33 ways driverless cars are on track to change American life
The average American spends 52 minutes a day behind a motor vehicle with their eyes glued to the road, according to AAA. That could all change very soon; self-driving car technology is rapidly progressing, and Tesla is expected to release an update to many of its existing cars allowing for complete autonomous control as soon as this year.
The downstream effects of this automotive revolution will shape the future of American society in many fields, from emergency response to urban planning; and the technology created alongside these vehicles, to assist processing their data and enabling vehicle-to-vehicle connections, could affect several other sectors. The most common theme is the transition of car ownership from everyday Americans to larger ride-sharing companies, given that self-driving technology will reduce the fare for a private taxi significantly enough that personal car ownership could drop 80% by 2030, reports think tank RethinkX.
Many Americans are excited about this change. Freeing up your hands from the steering wheel and your eyes from the road could allow you to get a head start on work, catch up on the latest TV, work out during your commute, or sleep during an extended road trip. Urban workers could move further out into the suburbs, getting larger homes for their dollar, since commutes would be less stressful. Algorithms may reduce traffic by better allocating vehicles, and the emergency response times of ambulances could decrease significantly.
However, many Americans are also anxious about the looming specter of automation taking their jobs and leaving them nothing. For taxi drivers, long-haul truckers, and other professional drivers, the widespread use of self-driving vehicles will lead to massive layoffs, forcing them to find another field of employment. The new field may create jobs, like monitors for the self-driving fleets, but it’s tough to see a future where the millions of professional drivers in America are all made better by the change.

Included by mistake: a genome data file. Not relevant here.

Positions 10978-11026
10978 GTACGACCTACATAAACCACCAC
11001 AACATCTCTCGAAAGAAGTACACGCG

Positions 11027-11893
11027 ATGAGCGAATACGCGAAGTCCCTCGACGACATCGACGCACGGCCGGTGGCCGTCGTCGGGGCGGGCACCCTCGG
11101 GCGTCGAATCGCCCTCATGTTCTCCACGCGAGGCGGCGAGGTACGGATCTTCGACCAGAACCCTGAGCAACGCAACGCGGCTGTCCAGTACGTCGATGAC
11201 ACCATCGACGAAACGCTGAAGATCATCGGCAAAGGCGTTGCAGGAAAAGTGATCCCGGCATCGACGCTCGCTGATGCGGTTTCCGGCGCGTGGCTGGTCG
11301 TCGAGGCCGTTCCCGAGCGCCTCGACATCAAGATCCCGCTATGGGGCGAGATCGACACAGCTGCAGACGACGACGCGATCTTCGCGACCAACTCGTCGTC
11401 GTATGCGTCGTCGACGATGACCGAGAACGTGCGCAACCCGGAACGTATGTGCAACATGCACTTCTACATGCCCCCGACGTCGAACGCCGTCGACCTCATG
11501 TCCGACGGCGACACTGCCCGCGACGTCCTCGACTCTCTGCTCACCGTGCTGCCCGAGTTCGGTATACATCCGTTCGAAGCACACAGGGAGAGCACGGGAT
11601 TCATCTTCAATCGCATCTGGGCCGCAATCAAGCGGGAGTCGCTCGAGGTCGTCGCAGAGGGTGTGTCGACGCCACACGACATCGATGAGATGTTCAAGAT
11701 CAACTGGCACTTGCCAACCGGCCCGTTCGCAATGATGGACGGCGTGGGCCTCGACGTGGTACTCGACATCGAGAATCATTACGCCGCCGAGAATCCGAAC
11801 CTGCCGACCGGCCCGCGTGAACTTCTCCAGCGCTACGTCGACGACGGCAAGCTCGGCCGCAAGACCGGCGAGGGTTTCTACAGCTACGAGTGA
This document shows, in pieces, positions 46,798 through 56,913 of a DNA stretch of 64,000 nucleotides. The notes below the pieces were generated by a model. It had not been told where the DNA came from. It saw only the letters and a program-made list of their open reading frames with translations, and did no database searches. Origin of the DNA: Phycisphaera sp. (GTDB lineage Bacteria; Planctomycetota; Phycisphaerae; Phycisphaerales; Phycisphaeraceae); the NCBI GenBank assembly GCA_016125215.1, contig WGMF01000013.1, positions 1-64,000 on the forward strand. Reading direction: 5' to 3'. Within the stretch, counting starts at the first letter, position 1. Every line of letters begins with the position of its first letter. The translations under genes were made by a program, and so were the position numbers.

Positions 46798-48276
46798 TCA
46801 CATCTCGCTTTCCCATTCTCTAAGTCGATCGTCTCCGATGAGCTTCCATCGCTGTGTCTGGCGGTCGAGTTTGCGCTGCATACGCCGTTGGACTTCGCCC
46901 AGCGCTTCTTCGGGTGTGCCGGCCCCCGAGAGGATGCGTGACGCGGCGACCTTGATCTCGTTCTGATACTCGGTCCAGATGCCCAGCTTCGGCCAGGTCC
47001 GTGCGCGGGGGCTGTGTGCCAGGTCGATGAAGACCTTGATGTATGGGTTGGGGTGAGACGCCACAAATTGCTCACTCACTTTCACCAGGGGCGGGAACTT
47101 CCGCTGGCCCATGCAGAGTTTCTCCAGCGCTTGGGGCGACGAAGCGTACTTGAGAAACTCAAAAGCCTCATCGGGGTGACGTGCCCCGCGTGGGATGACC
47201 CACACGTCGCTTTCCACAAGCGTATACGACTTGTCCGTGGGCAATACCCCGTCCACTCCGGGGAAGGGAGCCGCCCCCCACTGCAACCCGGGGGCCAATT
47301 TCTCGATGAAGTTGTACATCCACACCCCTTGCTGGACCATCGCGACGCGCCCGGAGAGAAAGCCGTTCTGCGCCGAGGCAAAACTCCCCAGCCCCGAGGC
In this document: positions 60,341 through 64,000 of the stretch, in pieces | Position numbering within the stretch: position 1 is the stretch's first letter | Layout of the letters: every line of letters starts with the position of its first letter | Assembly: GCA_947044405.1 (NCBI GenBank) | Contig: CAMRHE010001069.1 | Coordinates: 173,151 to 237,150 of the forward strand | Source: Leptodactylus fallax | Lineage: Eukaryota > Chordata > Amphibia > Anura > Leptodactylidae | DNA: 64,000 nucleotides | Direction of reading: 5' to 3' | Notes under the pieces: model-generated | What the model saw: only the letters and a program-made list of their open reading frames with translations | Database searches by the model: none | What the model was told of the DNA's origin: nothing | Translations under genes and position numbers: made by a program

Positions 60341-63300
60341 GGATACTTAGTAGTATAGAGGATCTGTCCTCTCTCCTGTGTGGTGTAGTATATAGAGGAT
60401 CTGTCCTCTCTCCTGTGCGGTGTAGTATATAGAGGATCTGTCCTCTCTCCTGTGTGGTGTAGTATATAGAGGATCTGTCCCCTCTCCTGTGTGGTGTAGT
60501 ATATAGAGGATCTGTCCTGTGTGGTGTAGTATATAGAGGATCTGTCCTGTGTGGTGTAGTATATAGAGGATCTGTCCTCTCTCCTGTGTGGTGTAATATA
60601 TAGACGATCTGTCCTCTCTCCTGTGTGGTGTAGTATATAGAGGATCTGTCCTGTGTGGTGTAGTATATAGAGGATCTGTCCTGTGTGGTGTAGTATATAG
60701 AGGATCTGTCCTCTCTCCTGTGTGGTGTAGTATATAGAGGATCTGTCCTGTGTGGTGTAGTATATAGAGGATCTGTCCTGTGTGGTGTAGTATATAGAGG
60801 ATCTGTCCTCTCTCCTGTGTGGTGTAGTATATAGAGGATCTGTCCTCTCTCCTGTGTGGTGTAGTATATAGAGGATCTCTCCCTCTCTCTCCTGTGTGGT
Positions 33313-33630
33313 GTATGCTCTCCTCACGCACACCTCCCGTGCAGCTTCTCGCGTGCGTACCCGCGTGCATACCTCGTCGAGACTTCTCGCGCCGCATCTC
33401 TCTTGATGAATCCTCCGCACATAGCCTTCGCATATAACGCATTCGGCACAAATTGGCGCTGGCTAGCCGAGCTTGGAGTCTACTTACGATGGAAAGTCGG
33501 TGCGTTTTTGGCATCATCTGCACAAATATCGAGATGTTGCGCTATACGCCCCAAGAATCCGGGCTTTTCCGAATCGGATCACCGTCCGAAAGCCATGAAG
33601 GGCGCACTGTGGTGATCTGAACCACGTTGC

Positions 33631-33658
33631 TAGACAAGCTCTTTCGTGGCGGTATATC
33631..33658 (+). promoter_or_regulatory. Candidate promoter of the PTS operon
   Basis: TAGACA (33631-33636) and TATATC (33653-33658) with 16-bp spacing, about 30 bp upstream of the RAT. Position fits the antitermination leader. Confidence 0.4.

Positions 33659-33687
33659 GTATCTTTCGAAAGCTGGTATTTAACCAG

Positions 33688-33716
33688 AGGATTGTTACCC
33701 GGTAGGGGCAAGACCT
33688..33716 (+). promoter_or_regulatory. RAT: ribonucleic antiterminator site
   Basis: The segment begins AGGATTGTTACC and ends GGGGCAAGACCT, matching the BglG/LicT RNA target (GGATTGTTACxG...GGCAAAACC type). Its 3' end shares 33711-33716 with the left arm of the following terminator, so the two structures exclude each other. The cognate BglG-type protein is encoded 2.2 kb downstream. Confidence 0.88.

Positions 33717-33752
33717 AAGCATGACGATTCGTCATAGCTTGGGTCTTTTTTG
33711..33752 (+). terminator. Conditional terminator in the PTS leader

To help cut through the noise, Stacker has detailed how driverless cars will affect 33 key industries, as outlined by analytics company CB Insights. Read on to find out which food company is already designing vehicles that will cook your food en route, and how driverless cars can help you exercise your way to the office.
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Air travel is one of the biggest carbon-generating activities that Americans regularly engage in. One long flight from the U.S. to Asia can produce as much carbon as the average global citizen produces in an entire year. It’s much easier to shift the U.S. grid to renewable sources than it is to design electric airplanes; batteries are simply too heavy, as a sample of jet fuel contains 43 times the energy of a battery that weighs the same amount. With the presence of autonomous cars, long journeys become more appealing since the time you’d normally spend keeping your eyes on the road can be spent working, catching up on the latest show, or getting some rest. Airlines will have to compete by lowering prices or increasing the efficiency of their gas-guzzling airplanes.
#2. Auto dealerships
As the memory of manual driving fades from memory, so too might the practice of private car ownership. Without drivers or gas costs, ride-sharing fleets will be able to offer rides for much less than they currently do, since there’s no driver to pay. That’s why one think tank believes that private car ownership will drop a staggering 80% by 2030. Obviously, this reduction in purchasing would hurt auto dealerships, as the ride-sharing companies would likely make mass purchases directly from the vehicle manufacturer.